Legal Holds Gone Wrong Will Cause Sanctions

With thanks to Logikcull for their recent post on important eDiscovery cases of 2018 which I reference here, legal holds are in the spotlight…again. It seems that many companies, or perhaps their legal counsel, when confronted with eDiscovery requests tend to “push the envelop” a bit too far too often in production of relevant documents.

In the Franklin v Howard Brown Health Center case referenced by Logikcull, plaintiff requested documents and text messages but did not specifically request “instant messages”. Defendant apparently felt that omission relieved them of not only producing IMs (except for 2), but of preserving them at all. They continued their (very short) retention rule and destruction process in the face of obvious obligations to preserve relevant information; in addition, defendant was extremely late in issuing a legal hold at all. Due to the rather extreme damage done to plaintiff’s case, the court imposed the strongest possible sanction that it felt possible under FRCP 37(e)(1), that allows the parties to present evidence to the jury “regarding the situation that was caused by defendant’s faulty and failed litigation hold.”

This ruling reinforces the need to follow proper and well-constructed legal hold procedures. Even though the ability of courts to impose strong sanctions has been somewhat reduced by the 2015 FRCP Amendments, lapses such as shown in this case will still draw the ire of the court; and the court still has sanction options at its disposal that will not bode well for the errant party.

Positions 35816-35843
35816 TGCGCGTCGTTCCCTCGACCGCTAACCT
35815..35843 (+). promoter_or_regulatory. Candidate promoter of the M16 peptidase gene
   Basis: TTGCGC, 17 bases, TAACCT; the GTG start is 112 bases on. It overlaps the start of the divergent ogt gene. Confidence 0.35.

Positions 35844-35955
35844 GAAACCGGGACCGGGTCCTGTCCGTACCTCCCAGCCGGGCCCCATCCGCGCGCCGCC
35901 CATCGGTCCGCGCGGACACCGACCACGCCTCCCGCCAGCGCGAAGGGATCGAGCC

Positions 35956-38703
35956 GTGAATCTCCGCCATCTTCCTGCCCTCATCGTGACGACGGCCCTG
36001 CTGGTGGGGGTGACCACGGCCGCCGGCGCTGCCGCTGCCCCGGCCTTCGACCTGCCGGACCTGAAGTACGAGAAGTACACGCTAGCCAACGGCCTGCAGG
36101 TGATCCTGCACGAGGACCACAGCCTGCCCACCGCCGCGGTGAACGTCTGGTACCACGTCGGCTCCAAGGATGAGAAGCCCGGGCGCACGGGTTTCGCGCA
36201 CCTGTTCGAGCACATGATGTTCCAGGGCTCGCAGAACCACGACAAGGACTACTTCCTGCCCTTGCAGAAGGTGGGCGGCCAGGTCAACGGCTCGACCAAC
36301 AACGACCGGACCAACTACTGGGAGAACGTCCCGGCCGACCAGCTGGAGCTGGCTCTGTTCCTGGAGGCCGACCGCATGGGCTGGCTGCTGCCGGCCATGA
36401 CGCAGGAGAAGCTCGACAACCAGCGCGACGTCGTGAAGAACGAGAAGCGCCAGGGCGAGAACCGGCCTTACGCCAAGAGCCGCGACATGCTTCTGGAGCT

A well-developed eDiscovery program that includes clear legal hold guidelines is core to a company or law firm’s “defensibility” in civil cases. The legal hold process itself must include a sophisticated software application, of course. Managing complex discovery requirements today cannot be left to homemade apps; they simply won’t hold up under the knowledgeable court scrutiny one can now expect as a matter of course. There is little if any room for error in the many discovery requirements imposed when a legal hold is issued upon reasonable expectation of litigation or regulatory audit/inspection. And, as an eDiscovery consultant, I include the essential need for a knowledgeable and experienced eDiscovery Administrator, in-house or contract, to lead the entire program. Software vendors provide needed expertise in specific discovery tasks, but a competent Administrator provides oversight into every part of the eDiscovery program; this expertise will help avoid errors and omissions such as those incurred by the defendants in this matter.